SAN DIEGO (CNS) - The Environmental Protection Agency will move forward with environmental review of several water infrastructure projects intended to address transborder water pollution from the Tijuana River, it was announced Monday.
"In order to protect public health and vital ecosystems in this vibrant area, we need a bold solution to the transboundary water pollution challenge," said EPA Assistant Administrator for Water Radhika Fox.
The Tijuana River often carries untreated wastewater, trash and other pollutants from Mexico across the border into the United States. In addition, polluted discharge into the Pacific Ocean from Tijuana's wastewater treatment plant is carried northward during the summer, impacting beaches in southern San Diego County.
The infrastructure projects announced Monday are expected to substantially reduce impacts to the U.S., an EPA statement read.
"Communities along California's southern border have been plagued with toxic pollution from Mexico for too long, in part because no single agency was responsible for the issue," said Sen. Dianne Feinstein, D-California. "These projects will help significantly improve the health and quality of life for our border communities."
Congress appropriated $300 million for infrastructure intended to address transborder pollution in 2020 through the U.S.-Mexico-Canada Agreement.
The cost of the "holistic" solution proposed Monday exceeds the appropriated amount, but Fox said the EPA will implement a "phased approach in the design and construction of the various infrastructure projects."
The agency said it will continue to engage the public and stakeholders during the environmental review process and will work with its counterparts in Mexico.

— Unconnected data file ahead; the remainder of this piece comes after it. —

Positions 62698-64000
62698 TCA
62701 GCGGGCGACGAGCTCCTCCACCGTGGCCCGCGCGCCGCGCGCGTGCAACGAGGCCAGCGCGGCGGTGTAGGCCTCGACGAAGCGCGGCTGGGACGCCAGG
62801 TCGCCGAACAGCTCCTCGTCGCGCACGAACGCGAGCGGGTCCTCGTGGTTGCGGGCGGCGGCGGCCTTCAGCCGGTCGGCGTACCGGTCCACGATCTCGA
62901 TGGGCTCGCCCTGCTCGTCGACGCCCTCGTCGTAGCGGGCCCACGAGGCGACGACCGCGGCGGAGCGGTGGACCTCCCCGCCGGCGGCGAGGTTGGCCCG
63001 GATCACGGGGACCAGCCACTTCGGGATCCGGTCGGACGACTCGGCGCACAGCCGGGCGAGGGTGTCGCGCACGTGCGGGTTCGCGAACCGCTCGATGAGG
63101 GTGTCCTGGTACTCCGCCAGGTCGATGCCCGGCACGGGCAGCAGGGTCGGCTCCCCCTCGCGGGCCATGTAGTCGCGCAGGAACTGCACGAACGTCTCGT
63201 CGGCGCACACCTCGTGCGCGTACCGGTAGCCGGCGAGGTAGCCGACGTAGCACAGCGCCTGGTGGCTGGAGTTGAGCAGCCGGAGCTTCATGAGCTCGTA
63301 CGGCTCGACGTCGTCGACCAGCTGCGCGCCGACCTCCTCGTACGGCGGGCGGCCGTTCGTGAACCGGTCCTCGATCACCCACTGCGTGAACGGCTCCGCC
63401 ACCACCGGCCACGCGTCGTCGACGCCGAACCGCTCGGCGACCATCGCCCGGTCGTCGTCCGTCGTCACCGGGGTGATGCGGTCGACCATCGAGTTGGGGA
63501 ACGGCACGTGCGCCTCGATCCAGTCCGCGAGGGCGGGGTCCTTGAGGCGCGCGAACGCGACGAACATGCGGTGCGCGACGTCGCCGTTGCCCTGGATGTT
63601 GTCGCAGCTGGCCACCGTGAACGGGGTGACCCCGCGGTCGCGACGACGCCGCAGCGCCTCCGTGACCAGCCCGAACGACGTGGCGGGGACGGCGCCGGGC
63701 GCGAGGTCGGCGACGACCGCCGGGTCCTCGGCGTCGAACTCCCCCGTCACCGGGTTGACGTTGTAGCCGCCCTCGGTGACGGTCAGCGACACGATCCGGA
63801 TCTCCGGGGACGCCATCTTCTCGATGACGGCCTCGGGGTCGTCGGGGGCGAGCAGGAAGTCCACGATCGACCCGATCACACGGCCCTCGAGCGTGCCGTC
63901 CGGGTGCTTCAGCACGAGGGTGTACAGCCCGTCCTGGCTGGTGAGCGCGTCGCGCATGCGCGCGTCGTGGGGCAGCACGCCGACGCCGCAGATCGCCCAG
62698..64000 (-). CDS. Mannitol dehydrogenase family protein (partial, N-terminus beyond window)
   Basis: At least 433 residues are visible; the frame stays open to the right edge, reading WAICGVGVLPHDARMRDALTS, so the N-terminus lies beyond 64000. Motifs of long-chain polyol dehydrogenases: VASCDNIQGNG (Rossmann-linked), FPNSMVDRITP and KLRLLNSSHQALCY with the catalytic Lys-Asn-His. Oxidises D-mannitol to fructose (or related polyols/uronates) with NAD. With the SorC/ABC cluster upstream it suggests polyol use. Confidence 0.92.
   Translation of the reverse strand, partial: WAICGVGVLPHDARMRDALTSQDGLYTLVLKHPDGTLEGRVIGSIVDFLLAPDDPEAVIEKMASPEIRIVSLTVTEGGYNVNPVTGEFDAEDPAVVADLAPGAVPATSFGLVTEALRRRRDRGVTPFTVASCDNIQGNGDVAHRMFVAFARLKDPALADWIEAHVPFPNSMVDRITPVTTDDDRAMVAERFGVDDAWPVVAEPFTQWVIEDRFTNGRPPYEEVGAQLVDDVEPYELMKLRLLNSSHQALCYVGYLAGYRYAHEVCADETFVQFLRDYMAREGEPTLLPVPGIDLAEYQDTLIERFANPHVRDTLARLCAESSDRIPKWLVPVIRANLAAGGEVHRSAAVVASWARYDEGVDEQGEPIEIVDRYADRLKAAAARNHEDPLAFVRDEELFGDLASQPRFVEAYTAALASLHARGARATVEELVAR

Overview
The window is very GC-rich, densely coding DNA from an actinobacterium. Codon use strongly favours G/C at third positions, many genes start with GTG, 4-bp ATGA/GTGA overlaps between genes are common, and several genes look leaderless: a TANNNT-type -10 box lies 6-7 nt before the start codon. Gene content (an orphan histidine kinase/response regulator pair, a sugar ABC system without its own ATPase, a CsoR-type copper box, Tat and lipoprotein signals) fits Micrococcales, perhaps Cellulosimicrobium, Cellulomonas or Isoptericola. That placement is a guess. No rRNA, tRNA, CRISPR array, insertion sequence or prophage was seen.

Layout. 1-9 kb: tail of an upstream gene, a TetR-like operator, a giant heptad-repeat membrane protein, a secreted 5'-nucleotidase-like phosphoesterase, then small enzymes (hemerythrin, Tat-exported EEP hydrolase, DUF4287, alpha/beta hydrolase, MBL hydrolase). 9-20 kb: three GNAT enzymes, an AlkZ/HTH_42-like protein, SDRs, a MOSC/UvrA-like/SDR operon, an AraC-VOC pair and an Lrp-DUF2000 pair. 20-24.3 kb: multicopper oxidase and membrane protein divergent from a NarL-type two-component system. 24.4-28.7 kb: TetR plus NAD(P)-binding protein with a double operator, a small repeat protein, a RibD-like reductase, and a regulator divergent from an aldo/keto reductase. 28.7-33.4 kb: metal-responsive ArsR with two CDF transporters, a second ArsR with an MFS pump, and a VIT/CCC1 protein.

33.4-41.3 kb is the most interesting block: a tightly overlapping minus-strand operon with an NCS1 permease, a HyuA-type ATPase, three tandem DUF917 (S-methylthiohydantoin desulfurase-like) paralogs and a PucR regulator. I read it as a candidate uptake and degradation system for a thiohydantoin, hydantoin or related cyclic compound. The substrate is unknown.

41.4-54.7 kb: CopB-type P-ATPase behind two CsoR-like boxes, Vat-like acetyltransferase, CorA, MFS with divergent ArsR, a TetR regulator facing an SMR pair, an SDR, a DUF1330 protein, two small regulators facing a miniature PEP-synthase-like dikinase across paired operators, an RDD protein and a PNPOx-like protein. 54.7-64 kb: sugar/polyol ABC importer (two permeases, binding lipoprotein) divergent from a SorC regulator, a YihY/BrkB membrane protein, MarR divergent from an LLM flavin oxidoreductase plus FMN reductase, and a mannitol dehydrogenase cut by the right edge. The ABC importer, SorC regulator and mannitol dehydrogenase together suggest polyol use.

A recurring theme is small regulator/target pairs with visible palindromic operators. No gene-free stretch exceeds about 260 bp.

"I stand ready to support future budget requests to make this project a reality," said Rep. Juan Vargas, D-San Diego.
For many years, Imperial Beach Mayor Serge Dedina has hoped to find solutions in stopping the sewage and pollution problems that plague the water near his city and the southern San Diego region.
Dedina told ABC 10News’ Mary McKenzie that the EPA’s plans are the most promising and comprehensive solution to the issues that he’s ever heard.
“Sewage has ruined my health, my kids don’t want to surf in IB anymore, I can’t surf in IB anymore because I’ll only get sick. I’ve had ear infections, sinus surgery twice, a hole in my ear that I had to get operated on,” Dedina said.
Some of the projects included in Monday's infrastructure announcement include:
- Expanding the existing South Bay International Wastewater Treatment Plant owned and operated by the U.S. International Boundary and Water Commission;
- Diverting and treating Tijuana River water at a new facility adjacent to the existing treatment plant; and
- Repairing portions of the collection system in Mexico to prevent sewage leaks.
“If we would’ve had that system in place last year, we wouldn’t have 300 days of closed beaches or 200 days of closed beaches thi year. We’re in a crisis situation, so everything they do will make a difference,” said Dedina.
As the EPA assesses infrastructure options, a National Environmental Policy Act review will move forward with the intent to reduce potential negative environmental impacts from the projects. This legally mandated review is needed before design and construction can begin.
The USMCA was passed in 2020 to update and replace the North American Free Trade Agreement.